May 22, 2024

Short-term mobility for long-term internationalisation

By Anna Kuczborska, Communications Officer, NCU Department of Promotion and Communication

A virtual component with a physical trip to deepen knowledge while gaining experience in an international environment is what you get during Blended Intensive Programmes funded by Erasmus +. One, coordinated by Nicolaus Copernicus University (NCU) and focused on migration law, has just started. 

– I decided to take part in BIP, because of the topics related to labour legislation, which I am particularly interested in – says Katarzyna Molesztak, a 3rd-year law student from NCU who participates in a programme called National and European law in the context of migration: a comparative study and international practice and experiences implemented at the Legal Clinics. However, it’s not the only factor, as NCU student adds – also the opportunity to develop language skills was the reason I decided to join. These are the advantages of BIP that students find so appealing. They focus on specific themes, are held in international settings, and even though they are intensive, they require less time that common exchange. Moreover, in this short period of time, participants interact with a number of foreign universities at once.

This BIP is organised together with three partner universities, two of the partners are also members of the European alliance NCU is in – Young Universities for the Future of Europe (funded by Erasmus+). The third one is Vytautas Magnus University from Kaunas in Lithuania. The programme is implemented as a part of the YUFE International Legal Clinics Network initiative and is dedicated to law students. This isn’t the first BIP NCU has organised since joining YUFE, but it is the first on migration law topic. The network of legal clinics was established to strengthen cooperation between them and, therefore, enhance students’ knowledge in the legal-comparative field. Working groups in this BIP will compile legal information from crucial spheres of society, increasing citizens’ awareness, all while boosting international teamwork skills.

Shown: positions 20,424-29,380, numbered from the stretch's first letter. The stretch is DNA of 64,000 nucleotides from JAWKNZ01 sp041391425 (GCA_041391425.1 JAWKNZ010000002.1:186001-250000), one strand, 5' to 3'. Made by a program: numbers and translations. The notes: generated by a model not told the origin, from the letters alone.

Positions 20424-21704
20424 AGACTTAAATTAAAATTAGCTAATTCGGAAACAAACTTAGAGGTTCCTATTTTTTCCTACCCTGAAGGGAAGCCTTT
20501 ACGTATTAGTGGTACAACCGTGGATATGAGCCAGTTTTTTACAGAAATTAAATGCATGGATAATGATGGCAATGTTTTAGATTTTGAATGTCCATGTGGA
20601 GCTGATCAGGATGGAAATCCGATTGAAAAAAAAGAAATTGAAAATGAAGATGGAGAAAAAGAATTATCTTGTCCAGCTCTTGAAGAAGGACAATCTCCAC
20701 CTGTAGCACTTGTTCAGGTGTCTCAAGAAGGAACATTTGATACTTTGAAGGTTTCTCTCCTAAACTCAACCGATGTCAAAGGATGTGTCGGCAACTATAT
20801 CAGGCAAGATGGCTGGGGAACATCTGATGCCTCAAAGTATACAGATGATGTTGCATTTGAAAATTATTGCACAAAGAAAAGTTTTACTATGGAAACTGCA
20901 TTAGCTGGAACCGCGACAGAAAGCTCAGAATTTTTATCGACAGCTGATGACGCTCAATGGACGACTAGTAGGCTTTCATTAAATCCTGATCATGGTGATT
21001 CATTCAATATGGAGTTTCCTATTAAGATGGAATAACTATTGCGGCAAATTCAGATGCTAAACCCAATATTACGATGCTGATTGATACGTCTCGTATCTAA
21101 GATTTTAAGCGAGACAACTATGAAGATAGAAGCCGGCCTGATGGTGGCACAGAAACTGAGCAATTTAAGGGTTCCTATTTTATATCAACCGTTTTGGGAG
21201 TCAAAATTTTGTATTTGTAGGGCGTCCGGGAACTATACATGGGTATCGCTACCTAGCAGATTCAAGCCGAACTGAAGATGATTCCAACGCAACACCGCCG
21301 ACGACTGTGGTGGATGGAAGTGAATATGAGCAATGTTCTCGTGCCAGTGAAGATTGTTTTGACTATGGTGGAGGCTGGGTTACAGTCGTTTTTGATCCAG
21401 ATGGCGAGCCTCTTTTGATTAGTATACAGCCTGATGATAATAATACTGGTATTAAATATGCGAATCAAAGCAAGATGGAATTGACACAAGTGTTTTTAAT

The virtual part ended on May 15th, and the physical component is planned in Toruń, Poland, in July. During online meetings, each clinic was supposed to give a presentation on the topic of migrant crisis and human rights. – Each presentation was really intriguing. I was particularly interested in the one on the system calculating the length of service and the amount of pension based on employment in different EU countries, as well as in the presentation on the behaviour that may constitute abuse of an employee in Croatia. Also, the organisation of this part was very good, according to an NCU student Katarzyna. – I think that the physical part will bring even more openness and ease of establishing discussions about the issue raised in the project, but also on other topics, because it is just easier to talk to someone live than through a computer. It will also be a great opportunity to make new friends and learn about new cultures, which is also a very educational experience. 

Programmes like this are a convenient solution for students who care for international addition to their studies but simply can’t go for long-term mobility. However, it is not only students who benefit, as also academics get new experiences, and running institutions get a great chance of showcasing their qualities. The connections that are being made during short-term mobilities can be for life. Moreover, some of the participants, in the long run, can be persuaded to continue their future education in a new place. BIPs are smart and flexible, just as this new generation of learners is.


Photocredit: © envatoelements

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